All the Hidden Meanings Behind Princess Eugenie's Wedding Dress Choice
Princess Eugenie's big day is here, and she certainly dressed the part.
There was nothing particularly shocking about her wedding gown, at least not in the way that Kate's lace detail shocked the world, or the way Meghan's minimalist Givenchy number caused a fashion fuss for its simplicity. But there was symbolism in every stitch of the off-the-shoulder Peter Pilotto gown.
Perhaps most significantly, the dress showed off the scar on Eugenie's back from the 8-hour surgery she underwent when she was just 12 years old to correct scoliosis. During a pre-wedding interview, Eugenie told reporters that she wanted to pay tribute to the medical staff that tended to her (she also invited her surgeon to the nuptials), and also to honor "the young people who also go through this."
"You can show your scars," she said, "I think it's really special to stand up for that." Eugenie is also a patron of the Royal National Orthopaedic Hospital.
The designer, too, is important to the bride. In an interview with Vogue U.K., Eugenie noted that the dress was one of the first decisions she made in the wedding-planning process, while also hinting at the significance of choosing a British brand. (Always a good choice for, you know, a British royal.)
Though Peter Pilotto is London-based, its namesake designer is half-Australian and half-Italian and studied in Antwerp, according to Business of Fashion. He works with creative partner Christopher De Vos, who is half-Belgian and half-Peruvian, making for quite the international brand. The label's history reflects Princess Eugenie's own international reach. The 28-year-old royal has friends and family throughout the world — from American friends like Karlie Kloss to business associates who work with her at the Hauser & Wirth art gallery, which has locations in Hong Kong, Los Angeles, and New York in addition to the London outpost where Eugenie works. Jack, too, has international ties; he serves as the British ambassador for stateside tequila brand Casamigos, which was founded by George Clooney and Rande Gerber (Cindy Crawford's husband) before the pair sold it in 2017 to the tune of $1 billion.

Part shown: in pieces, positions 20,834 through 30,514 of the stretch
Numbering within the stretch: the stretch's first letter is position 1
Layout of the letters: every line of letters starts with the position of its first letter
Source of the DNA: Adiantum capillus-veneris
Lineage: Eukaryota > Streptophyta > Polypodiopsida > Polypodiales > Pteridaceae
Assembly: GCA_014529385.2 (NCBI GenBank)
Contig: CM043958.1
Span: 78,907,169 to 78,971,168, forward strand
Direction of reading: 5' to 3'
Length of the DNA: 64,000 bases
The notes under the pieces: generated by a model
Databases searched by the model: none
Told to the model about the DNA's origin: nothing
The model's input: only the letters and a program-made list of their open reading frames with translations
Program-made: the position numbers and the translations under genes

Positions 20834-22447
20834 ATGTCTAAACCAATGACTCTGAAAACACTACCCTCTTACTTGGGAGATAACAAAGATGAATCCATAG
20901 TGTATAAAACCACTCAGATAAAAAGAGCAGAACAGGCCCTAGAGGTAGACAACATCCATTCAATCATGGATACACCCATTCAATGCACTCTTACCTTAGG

Eugenie also lived in New York until 2015, and her sister (and maid of honor) Princess Beatrice currently resides in the city that never sleeps.
Of course, Peter Pilotto wasn't just chosen for his heritage. The designer, known for his attention to detail — be it obsessive pleating, innovative prints, or intricate embroidery — has also been a favorite for plenty of public-facing ladies before Eugenie, including former First Lady Michelle Obama and another Queen, Beyoncé. And all of this after only 11 years in the business.
There may also have been a nod to her mother, Sarah Ferguson's wedding dress. Like Fergie (and pretty much all royal brides before her, including Princess Diana), Eugenie's gown had long sleeves and a lengthy train that makes for a show-stopping entrance. But also like Fergie, the material of the gown featured plenty of embroidered detail that's visible up-close. Royal commentators noted that the embroidery held a special significance to the bride and groom, including “Thistle for Scotland acknowledging the couple's fondness for Balmoral."
The Princess topped off her look (literally) with an emerald tiara, which color-coordinated with her mum's all-green ensemble for the day, and Charlotte Olympia shoes. Like Pilotto, Olympia is also a London-based brand, which ties everything together quite nicely.